William Dyckman MHS
PhD Candidate, Health, Behavior and Society
William Dyckman enjoys unraveling complexities and hopes to move public health from the “best practices” paradigm to one that better incorporates the social, cultural, economic, political and bio/ecological nuances required for an effective intervention.
As an example, Dyckman cites the AIDS epidemic in China, which he witnessed firsthand during his work there in 2005. “Despite the dissemination of ‘best practices,’ AIDS continues to defy attempts to curb its spread,” says Dyckman. Addressing AIDS in China requires not only a thorough knowledge of disease-control practices, but also an understanding of the social context. In China, AIDS is largely concentrated among marginalized groups like impoverished peasant blood-sellers and sex workers, says Dyckman. And it wasn’t until the outbreak of severe acute respiratory syndrome (SARS) that the government publicly acknowledged the extent of the HIV epidemic.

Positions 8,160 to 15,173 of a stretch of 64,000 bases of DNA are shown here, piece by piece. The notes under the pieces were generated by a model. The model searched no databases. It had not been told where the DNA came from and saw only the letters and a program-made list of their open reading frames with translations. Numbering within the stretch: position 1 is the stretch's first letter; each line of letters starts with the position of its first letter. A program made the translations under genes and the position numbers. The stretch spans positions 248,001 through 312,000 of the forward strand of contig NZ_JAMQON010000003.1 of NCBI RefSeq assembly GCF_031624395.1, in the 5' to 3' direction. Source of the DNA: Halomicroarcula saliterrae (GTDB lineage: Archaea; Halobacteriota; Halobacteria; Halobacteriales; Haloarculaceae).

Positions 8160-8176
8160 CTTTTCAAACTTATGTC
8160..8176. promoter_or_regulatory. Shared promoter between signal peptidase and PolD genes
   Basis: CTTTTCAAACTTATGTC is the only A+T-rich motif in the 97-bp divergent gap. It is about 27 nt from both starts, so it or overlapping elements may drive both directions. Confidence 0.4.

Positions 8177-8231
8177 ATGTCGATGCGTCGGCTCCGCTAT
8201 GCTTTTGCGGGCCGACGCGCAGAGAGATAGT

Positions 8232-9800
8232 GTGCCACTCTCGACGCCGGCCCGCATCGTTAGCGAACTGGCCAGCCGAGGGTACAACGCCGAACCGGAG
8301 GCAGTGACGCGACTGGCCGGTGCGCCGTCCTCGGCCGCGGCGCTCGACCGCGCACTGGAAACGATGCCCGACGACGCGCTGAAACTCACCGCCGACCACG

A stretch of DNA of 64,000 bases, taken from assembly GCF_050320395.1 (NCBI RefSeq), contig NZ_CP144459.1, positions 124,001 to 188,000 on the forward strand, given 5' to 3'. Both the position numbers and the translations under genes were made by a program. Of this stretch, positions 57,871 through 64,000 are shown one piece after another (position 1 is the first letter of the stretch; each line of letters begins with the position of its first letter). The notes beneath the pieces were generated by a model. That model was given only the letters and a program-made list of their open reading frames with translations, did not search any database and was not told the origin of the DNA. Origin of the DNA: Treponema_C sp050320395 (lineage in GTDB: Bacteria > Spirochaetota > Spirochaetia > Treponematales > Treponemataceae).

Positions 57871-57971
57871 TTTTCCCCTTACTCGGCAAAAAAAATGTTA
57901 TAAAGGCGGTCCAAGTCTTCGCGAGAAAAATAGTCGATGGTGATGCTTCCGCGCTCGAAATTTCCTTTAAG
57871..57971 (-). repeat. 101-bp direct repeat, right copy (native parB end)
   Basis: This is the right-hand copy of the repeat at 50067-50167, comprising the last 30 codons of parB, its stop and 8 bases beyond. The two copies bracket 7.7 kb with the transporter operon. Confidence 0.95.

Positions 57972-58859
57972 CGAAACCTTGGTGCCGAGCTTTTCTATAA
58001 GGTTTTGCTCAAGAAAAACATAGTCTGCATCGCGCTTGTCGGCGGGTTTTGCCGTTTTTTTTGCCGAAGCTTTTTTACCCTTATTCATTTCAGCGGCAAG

Navigating this terrain effectively requires someone who can work across fields, politics and cultures. And Dyckman is well-suited for the task.
To bring a social-theory perspective to bear against the global AIDS pandemic